About a year ago Nate bought his 92 F20B swapped civic SI, and since then we have been slowly fixing up what the previous owners had done poorly. Ever since he bought the car there has been small pin hole leak in the radiator. It was nothing to worry about, just would drip a couple of drops out while driving splashing coolant drops on various parts under the hood. As many of you should know, the cooling system is a sealed system and when there is a leak of any size in the system it will cause air to get in and cause cooling issues. This is because the air will actually block the passage of coolant slowing or even halting the coolant from flowing to the radiator. It can also cause false readings on your temp gauge if there is an air bubble where the temp sensor is, by not allowing the actual coolant to touch the sensor allowing it to accurately read the temp. All of these things are not good for the overall performance of your car (obviously) But believe it or not there was other major issues that we had to address before we got to actually redoing the cooling system in his car. This is why it took him a year to finally get the funds together to do the complete system overhaul, since he was doing other upgrades. As you will read below no expense was spared in completely redoing his cooling system, but this is because the plan for his car is to track it. The trouble with redoing the cooling system is that you pretty much need to do everything at once or you will just be spending heaps of money on coolant, since every time you change one part out you will have to drain and add more coolant. So for Nate, it just seemed more sensible to just save up and do the whole thing at once, which is what I would have done too.
If you want to read the feature we did on his car 7 months ago, where we go into detail about what is done to the car, and how budget minded it is while still remaining performance oriented. please click the link below.
So hopefully you read up on his car, and know how far he has come in the last 1.5 years with Civics.
Let’s start this article out with some pictures and a list of all the things we are redoing.
- Mugen thermostat
- Mugen fan switch
- Feels radiator cap
- Benen rad stay
- Circuit hero cooling plate
- HPS hoses
- Koyo Rad (B sereis)
- Mishimoto 12 inch fan
- New OEM radiator rubber insulators
- Exedy slave cylinder for B series
- OEM TYPE 2 coolant (the best there ever was)
Since Nate has an F20B, which is essentially an H22A there is some confusion on which parts to use, when this motor or even an H22 is in a civic chassis. Below I will explain what exact parts you need to use, and what challenges you will face.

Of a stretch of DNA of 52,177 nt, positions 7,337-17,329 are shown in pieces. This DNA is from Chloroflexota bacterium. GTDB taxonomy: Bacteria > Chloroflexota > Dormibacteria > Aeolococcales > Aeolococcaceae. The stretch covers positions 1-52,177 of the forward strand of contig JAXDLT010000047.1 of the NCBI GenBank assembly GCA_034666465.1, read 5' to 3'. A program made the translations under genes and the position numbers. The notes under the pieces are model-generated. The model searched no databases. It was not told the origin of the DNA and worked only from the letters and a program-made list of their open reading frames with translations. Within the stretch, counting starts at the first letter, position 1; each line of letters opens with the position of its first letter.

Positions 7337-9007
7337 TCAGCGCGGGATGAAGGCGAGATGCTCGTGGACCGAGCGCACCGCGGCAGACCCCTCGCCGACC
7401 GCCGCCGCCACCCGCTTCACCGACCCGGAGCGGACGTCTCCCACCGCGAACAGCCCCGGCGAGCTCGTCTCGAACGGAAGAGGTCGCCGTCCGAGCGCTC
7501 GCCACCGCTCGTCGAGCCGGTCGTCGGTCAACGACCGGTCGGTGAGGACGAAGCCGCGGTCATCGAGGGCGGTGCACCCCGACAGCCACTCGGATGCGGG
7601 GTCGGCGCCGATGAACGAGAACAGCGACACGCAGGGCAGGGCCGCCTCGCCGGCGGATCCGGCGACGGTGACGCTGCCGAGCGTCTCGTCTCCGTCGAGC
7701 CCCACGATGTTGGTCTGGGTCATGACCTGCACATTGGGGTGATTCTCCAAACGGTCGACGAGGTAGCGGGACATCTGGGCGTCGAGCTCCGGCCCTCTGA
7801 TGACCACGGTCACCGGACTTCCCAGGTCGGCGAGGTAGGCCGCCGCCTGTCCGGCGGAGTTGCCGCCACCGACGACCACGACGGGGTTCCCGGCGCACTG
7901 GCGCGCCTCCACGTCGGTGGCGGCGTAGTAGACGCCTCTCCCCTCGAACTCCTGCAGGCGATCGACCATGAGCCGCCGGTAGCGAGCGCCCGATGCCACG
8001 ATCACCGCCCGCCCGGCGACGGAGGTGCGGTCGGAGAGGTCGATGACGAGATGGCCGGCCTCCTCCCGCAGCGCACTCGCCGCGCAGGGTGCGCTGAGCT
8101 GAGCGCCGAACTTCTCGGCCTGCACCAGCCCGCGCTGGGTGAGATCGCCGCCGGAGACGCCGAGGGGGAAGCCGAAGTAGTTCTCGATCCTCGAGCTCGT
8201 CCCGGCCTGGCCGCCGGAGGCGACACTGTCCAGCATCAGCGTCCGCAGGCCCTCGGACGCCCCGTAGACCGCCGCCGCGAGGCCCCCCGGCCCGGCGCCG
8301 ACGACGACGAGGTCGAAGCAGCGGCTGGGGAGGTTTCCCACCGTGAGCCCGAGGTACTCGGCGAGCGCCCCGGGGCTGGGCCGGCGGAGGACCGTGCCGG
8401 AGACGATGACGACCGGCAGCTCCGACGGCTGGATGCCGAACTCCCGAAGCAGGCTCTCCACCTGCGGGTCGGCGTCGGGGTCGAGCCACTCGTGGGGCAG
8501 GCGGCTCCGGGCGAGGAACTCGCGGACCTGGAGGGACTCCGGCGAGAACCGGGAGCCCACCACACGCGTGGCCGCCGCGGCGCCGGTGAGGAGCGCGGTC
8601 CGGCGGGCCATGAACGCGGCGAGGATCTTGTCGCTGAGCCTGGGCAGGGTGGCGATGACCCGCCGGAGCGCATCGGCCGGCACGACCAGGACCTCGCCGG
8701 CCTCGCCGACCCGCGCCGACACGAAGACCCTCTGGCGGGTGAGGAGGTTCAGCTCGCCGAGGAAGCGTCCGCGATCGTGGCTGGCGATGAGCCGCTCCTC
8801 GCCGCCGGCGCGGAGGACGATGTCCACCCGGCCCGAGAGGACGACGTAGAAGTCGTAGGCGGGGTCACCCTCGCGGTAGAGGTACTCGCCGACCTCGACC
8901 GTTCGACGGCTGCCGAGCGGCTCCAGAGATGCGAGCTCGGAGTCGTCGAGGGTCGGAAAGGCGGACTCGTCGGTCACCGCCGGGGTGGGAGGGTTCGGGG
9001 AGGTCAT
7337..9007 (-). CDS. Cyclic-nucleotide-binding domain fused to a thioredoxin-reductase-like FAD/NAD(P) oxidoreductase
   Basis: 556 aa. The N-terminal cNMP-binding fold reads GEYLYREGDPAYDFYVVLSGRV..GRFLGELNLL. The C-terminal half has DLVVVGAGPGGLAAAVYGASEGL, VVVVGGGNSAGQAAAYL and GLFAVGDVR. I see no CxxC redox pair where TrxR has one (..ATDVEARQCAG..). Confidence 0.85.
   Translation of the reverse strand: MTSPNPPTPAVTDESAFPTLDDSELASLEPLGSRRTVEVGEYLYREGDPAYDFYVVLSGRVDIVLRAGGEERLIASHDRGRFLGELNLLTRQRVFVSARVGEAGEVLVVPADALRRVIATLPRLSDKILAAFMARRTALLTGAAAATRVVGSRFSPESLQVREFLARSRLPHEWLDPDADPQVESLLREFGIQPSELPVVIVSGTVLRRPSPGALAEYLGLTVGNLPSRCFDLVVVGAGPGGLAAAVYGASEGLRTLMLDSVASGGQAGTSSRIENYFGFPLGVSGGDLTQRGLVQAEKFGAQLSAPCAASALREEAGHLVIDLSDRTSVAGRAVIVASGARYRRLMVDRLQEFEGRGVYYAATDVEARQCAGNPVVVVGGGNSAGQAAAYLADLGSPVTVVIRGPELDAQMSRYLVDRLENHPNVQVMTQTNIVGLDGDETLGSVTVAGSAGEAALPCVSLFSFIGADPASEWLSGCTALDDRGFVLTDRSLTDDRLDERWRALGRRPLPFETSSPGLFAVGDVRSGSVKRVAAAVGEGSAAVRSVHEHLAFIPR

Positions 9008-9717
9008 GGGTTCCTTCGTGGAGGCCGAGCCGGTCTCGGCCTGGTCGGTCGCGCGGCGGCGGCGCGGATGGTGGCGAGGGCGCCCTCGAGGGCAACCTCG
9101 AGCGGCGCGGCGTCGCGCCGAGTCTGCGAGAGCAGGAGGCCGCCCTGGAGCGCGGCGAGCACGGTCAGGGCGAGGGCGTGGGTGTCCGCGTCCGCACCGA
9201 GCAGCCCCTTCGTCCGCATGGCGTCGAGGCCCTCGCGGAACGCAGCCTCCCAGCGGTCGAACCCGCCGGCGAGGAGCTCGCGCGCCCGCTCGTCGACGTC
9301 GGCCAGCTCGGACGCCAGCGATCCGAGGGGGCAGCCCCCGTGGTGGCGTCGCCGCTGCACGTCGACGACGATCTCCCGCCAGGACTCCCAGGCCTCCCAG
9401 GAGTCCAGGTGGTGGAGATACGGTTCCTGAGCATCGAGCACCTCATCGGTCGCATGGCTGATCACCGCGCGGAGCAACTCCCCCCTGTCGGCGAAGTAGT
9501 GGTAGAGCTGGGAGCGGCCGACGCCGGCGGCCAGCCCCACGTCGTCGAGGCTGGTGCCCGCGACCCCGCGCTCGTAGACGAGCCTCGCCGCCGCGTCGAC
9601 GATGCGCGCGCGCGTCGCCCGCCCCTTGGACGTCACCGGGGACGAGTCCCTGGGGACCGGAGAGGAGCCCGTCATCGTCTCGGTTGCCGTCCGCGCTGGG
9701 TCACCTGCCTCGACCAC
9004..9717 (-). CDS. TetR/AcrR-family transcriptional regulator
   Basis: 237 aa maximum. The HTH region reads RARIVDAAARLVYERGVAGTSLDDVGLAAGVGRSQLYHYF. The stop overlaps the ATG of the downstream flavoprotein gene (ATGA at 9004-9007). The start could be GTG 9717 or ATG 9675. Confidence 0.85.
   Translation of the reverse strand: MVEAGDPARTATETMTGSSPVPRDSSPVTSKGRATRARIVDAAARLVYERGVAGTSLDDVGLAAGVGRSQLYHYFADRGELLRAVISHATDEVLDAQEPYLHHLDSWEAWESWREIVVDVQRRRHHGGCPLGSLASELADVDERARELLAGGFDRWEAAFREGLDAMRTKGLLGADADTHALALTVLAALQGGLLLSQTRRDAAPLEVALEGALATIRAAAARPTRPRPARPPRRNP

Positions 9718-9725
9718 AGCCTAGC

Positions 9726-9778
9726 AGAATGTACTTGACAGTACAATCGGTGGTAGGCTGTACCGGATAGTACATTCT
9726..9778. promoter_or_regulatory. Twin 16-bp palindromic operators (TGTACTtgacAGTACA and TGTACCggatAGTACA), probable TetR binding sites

Lets address the elephant in the room…WhY dId He NoT gO fUlL sIzE? I know that’s what most of you are thinking. Yes obviously a full-size would have been the best for cooling, but those that have an F/H series civic will know that there are some major clearance issues with the way the alternator is mounted. Of course like Nate, you can get a relocation bracket for the alternator to move it lower where the A/C mounts. But after we measured out a full size in his car, there was no way it was going to fit with out some modifications. Yes you can get an alternator bracket that allows you to run a D series alternator which is a bit smaller and might allow for the clearance of the full size radiator. But another thing we noticed with the F/H series swaps is the header goes out pretty far towards the core support/radiator. Even though a full size would clear the header, it would only clear the primaries of the header by about 1 inch from the radiator and we both believed that would be too close and would cause the radiator to actually get hotter since we are talking about the primaries directly from the head before they turn down.(these can get really hot after a few laps on a track) This we thought would cause too much heat soak, by having the header actually heating up the radiator, there for canceling out the added cooling benefits of the full size. He did dabble with he idea to do a tucked full size, but after talking it over with some of our track buddies it was decided to just stay half size. Not to mention it was going to be much more expensive to run a quality tucked set up. Running a tucked set up is also more challenging to bleed unless you have a swirl tank which is pretty much a must have when running a tucked radiator. This was all extra money, and extra modifications that would take some of the reliability of the car away. Im sure someone reading this knows of someone, somewhere that is running a full sized with a F/H series, or running a tucked set up and I’m sure it works fine for them. But for us the simplicity, reliability, availability, and longevity of maintaining an OEM style set up was the best option for us. (its also worth noting that its easier to fit a full size in an EK chassis with a F/H swap than it is an EG chassis)
So hopefully you’re reading this because you have an F/H series swap and you are trying to find out the best solution for the cooling set up on your car. Let’s talk about specifics and what all of our research turned up for compatibility of parts for X motor in Y chassis.
- Starting off with, what thermostat you should use? All JDM/USDM H22A, H23 vtec, and F20B utilize the same thermostat. so that’s what we used.
- Now the fan switch will be a little more confusing. The 92-96 H series actually had two fan switches on one motor. The one you will be using is the fan switch for the 97 up H22A, they only had one fan switch.